Humanitarian concerns are ostensibly of minimal importance to the US. The US administration of Mr. Bush dismissed warnings of the risks of humanitarian catastrophes in both Afghanistan and Iraq. Afghanistan has been left hanging, for the most part, waiting for promised billions to arrive to reconstruct their war-ravaged country. Now there will be a demand for more money to reconstruct Iraq.
Meanwhile Africa languishes under a pandemic. The lifeblood of the country is dying. The lack of funding was decried by Mr. Lewis as a "mass murder by complacency." He derided the "pathological equanimity" of bystander nations that must be held to account. “There may yet come a day, when we have peacetime tribunals to deal with this particular version of crimes against humanity." (9)
Kim Petersen is an English teacher living in China. He can be contacted at: firstname.lastname@example.org
(1) Paul Harris, “News From the Front: Congo Death Toll Rises,” Yellow Times.org, 9 April 2003: http://yellowtimes.org/article.php?sid=1224&mode=thread&order=0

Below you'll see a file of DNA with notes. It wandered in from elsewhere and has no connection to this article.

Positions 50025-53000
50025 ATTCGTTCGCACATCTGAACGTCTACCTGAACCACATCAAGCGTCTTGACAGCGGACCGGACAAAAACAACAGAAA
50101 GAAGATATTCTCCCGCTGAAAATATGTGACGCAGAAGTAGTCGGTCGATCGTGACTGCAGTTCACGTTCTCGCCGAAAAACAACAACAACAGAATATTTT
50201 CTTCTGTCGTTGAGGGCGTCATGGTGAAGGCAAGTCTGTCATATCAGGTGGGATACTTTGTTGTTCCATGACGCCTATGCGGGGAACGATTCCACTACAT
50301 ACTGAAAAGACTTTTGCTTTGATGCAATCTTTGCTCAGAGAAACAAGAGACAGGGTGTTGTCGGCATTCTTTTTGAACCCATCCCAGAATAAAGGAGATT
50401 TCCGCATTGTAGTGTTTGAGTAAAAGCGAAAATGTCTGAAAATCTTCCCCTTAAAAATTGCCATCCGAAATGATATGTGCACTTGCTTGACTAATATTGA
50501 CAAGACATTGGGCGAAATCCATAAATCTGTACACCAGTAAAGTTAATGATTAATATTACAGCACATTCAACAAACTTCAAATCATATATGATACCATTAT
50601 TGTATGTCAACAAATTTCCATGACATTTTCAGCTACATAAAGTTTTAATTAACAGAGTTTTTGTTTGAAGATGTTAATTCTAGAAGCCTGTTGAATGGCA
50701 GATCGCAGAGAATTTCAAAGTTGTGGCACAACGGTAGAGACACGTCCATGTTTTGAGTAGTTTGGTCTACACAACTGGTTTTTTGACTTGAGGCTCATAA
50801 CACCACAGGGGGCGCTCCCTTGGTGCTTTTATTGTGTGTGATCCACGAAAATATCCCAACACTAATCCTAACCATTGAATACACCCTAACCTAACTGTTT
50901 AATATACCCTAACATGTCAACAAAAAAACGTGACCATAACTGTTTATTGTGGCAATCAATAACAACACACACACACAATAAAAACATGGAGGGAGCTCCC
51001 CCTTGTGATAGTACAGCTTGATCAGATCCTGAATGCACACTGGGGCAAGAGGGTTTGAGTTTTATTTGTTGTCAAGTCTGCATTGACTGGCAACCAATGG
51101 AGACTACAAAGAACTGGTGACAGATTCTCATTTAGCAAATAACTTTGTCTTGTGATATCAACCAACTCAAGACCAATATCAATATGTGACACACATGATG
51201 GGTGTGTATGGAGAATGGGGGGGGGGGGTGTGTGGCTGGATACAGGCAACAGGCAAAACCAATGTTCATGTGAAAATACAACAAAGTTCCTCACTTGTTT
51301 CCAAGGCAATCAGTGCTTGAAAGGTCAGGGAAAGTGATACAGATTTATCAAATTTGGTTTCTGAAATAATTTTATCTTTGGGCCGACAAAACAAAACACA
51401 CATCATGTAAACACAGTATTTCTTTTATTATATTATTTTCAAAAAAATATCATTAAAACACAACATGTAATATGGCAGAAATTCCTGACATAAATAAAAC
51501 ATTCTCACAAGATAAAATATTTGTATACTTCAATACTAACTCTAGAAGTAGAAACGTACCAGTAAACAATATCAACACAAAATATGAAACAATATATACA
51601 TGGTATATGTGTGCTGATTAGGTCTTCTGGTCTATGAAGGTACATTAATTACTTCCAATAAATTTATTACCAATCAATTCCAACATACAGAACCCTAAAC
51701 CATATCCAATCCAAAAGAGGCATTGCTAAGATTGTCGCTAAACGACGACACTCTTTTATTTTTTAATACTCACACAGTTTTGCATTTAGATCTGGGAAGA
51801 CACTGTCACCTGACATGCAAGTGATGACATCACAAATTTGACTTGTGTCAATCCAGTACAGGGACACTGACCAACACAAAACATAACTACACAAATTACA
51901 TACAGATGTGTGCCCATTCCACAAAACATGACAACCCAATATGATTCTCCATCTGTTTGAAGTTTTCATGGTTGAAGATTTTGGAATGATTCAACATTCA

(2) Ted Koppel, “A Good Man in Hell: General Roméro Dallaire and the Rwanda genocide,” United States Holocaust Memorial Museum Interview, 12 June 2002: http://www.ushmm.org/conscience/events/dallaire/dallaire.php
(3) Maxim Kniazkov, “US 'Ran from Rwanda Responsibility,'” Agence France Presse, 22 August 2001: http://www.globalpolicy.org/security/issues/rwanda/2001/0822us.htm
(4) Brian Stewart, The National Transcripts, CBC-TV: The National, 1 June 2001: http://tv.cbc.ca/national/trans/T010601.html
(5) CBC Online Staff, “African aid that ignores AIDS won't work – Lewis,” CBC News, 22 Jun 2002: http://www.cbc.ca/stories/2002/06/22/g8_aids020622
(6) Herbert Ekwe-Ekwe “Why Nigeria and Africa's leaders are leading them to nowhere,” US Africa Online, 2002: http://www.usafricaonline.com/ekweekwe.nepad.html
(7) Stephane Barbier, “Year-Africa-famine: Southern Africa facing unprecedented famine as year ends,” Agence France-Presse, 17 December 2002: http://www.aegis.com/news/afp/2002/AF0212B3.html
(8) David Lindorff, “Secret Bechtel Documents Reveal: Yes, It is About Oil. CounterPunch, 9 April 2003: http://counterpunch.org/lindorff04092003.html
(9) John Nyamu, “Famine and AIDS batter Southern Africa: Action needed to avert collapse, Stephen Lewis warns,” Africa Recovery, 9 April 2003: http://www.un.org/ecosocdev/geninfo/afrec/newrels/lewis.htm